Of the 76 players on the Bednarik Award watch list, 13 are from the Pac-12. Stanford landed four guys while USC and Washington notched three apiece. Like the offense, almost half of the conference's recognition was in one position group (the linebackers), but there's still a good spread of recognition among the rest of the Pac-12 position groups -- three defensive linemen, six linebackers, two cornerbacks and two safeties.
BEDNARIK AWARD WATCH LIST
- Oregon CB Ifo Ekpre-Olomu
- Stanford CB Alex Carter
- Stanford DE Henry Anderson
- Stanford LB A.J. Tarpley
- Stanford S Jordan Richards
- UCLA LB Myles Jack
- UCLA LB Eric Kendricks
- USC DE Leonard Williams
- USC S Su'a Cravens
- USC LB Hayes Pullard
- Washington DT Danny Shelton
- Washington LB Hau'oli Kikaha
- Washington LB Shaq Thompson
For a full list of the watch listers, click here. The lists will continue rolling out over the next two weeks so keep your eyes peeled. Don't get too distraught if you don't see your favorite player's name. It's early and there's still plenty of time for change. All of these lists are in pencil (like, a digital pencil) so don't panic yet.
Between 2006, when ESPN began assembling recruit rankings, and 2013, individual programs managed to sign at least two of the top three players at a position 16 times. In many cases, one -- and sometimes both -- of those players became instant stars as true freshmen. Think Taylor Mays and Joe McKnight at USC, De'Anthony Thomas at Oregon, Laremy Tunsil at Ole Miss and Sean Spence at Miami.
This was a relatively unique occurrence up until 2014, when it happened five times -- with four of the five instances occurring in the SEC: twice at Alabama, which signed the top two players at both center (No. 1 Josh Casher and No. 2 J.C. Hassenauer) and outside linebacker (No. 1 Christian Miller and No. 2 Rashaan Evans), plus at LSU (with No. 1 and 3 wide receivers Malachi Dupre and Trey Quinn) and Florida (with No. 2 and 3 defensive tackles Gerald Willis and Thomas Holley).
Clemson was the other school to accomplish the feat in 2014, signing No. 2 and 3 receiving tight ends Milan Richard and Cannon Smith.
In some of these cases -- particularly at LSU, which lost the vast majority of its receiving production from 2013 -- expectations are high that the star signees can immediately become valuable contributors as true freshmen. The Tigers have multiple alternatives at receiver, including Travin Dural and John Diarse, but Dupre and Quinn might rank among the leading contenders for playing time.
Judging by the long list of Freshman All-America and freshman all-conference honors won by those who previously signed as part of such a dynamic duo, perhaps it's not such a long shot that at least one of the newcomers will make a similar instant impact.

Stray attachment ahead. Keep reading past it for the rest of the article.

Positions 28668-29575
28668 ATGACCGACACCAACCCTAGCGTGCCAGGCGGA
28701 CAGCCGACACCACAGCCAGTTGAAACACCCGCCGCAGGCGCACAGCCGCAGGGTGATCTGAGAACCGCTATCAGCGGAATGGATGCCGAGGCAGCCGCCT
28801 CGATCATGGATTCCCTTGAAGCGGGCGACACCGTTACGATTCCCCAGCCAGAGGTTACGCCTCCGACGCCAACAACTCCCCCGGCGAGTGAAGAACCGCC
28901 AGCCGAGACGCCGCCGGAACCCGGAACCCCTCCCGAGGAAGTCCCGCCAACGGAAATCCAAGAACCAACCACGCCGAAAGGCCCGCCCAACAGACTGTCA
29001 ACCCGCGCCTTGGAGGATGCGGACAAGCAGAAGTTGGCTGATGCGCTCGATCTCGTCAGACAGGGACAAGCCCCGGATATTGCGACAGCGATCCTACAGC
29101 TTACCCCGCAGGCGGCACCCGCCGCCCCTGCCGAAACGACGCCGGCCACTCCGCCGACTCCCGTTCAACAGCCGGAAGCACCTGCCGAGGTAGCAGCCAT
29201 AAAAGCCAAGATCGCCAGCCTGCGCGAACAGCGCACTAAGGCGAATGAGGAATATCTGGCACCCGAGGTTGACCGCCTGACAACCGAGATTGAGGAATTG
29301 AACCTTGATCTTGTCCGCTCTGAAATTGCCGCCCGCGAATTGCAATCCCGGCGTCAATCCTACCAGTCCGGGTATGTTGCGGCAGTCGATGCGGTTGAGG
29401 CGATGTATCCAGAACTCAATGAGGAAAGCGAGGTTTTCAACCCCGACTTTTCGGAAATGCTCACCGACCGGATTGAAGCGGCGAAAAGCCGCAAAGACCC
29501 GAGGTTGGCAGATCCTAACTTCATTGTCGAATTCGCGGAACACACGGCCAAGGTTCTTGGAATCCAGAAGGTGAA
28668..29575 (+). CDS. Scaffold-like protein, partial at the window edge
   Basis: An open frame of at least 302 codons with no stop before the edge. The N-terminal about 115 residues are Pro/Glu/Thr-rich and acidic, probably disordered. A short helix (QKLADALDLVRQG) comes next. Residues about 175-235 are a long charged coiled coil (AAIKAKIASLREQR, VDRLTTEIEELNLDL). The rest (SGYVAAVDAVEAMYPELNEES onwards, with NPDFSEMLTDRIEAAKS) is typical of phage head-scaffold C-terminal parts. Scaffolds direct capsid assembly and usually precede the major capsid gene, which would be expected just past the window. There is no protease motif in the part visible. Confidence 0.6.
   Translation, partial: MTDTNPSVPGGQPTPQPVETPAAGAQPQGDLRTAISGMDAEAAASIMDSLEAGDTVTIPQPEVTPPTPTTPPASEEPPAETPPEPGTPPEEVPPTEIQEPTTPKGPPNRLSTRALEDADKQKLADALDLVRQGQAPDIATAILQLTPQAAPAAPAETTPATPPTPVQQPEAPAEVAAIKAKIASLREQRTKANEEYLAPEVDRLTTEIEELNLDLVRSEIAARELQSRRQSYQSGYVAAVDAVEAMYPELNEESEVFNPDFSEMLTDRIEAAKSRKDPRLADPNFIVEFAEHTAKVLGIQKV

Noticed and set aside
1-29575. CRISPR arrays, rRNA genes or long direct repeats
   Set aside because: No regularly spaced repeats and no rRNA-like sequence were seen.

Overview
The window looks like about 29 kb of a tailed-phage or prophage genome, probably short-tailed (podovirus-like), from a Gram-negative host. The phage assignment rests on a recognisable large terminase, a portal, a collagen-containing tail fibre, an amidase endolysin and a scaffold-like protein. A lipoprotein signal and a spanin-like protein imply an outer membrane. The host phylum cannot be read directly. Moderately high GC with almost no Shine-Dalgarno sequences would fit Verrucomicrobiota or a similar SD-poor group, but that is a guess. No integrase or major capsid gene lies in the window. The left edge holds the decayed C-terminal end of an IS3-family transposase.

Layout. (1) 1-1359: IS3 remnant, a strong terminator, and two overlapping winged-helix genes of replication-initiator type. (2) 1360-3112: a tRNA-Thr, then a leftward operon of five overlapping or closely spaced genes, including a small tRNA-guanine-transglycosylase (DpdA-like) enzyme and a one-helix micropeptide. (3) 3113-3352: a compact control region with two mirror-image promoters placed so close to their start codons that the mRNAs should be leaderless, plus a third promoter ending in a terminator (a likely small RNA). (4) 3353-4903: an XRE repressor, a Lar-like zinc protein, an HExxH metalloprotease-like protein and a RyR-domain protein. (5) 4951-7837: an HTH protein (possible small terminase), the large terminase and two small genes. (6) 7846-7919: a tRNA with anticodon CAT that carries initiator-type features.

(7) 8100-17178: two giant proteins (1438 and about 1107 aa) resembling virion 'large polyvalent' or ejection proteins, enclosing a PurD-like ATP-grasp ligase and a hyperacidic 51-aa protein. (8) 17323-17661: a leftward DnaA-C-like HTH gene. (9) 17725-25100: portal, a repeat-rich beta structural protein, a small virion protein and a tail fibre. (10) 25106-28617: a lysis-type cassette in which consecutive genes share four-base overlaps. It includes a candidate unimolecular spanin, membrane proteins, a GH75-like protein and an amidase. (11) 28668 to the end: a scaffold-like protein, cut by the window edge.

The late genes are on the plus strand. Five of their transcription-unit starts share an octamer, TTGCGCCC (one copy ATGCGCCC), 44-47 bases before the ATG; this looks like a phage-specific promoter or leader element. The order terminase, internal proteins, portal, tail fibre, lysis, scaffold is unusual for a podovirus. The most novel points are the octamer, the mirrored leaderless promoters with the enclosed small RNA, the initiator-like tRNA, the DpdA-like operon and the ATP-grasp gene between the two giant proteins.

Safety | USC
No. 2 Taylor Mays, No. 3 Antwine Perez
Mays appeared in all 13 games -- starting the last 12 at free safety after Josh Pinkard suffered a season-ending injury in the opener -- in 2006 and led the Trojans with three interceptions. Mays was fifth on the team with 62 tackles and tied for second with six passes defended, ending the season as Pac-10 Co-Freshman of the Year and as a member of multiple Freshman All-America teams. Perez played in seven games and recorded three tackles.
Center | Auburn
No. 1 Ryan Pugh, No. 3 Chaz Ramsey
Pugh started six of Auburn's final nine games at left tackle and appeared in eight games overall. He also backed up Jason Bosley at center and earned Coaches' All-SEC Freshman team honors after the season. Like Pugh, Ramsey appeared for the first time in Week 4 and went on to start nine of the Tigers' last 10 games at right guard. He also made the Coaches' All-SEC Freshman team.
Running back | USC
No. 1 Joe McKnight, No. 2 Marc Tyler
McKnight played in all 13 games in 2007, ranked third on the team with 540 rushing yards and scored three touchdowns. He also caught 23 passes for 203 yards and a touchdown and served as the Trojans' primary punt returner, with his 8.4 yards per return helping him earn a All-Pac-10 honorable mention nod. Tyler redshirted in 2007 while recuperating from a high school leg injury.
Inside linebacker | Ohio State
No. 1 Etienne Sabino, No. 2 Andrew Sweat
Sabino played in all 13 games and notched six tackles. He notched the only touchdown in the Buckeyes' 16-3 win against Purdue by returning a blocked punt 20 yards for a score. Sweat appeared in the last nine games and recorded five tackles, also contributing mostly on special teams.
Outside linebacker | Miami
No. 1 Arthur Brown, No. 2 Sean Spence, No. 3 Ramon Buchanan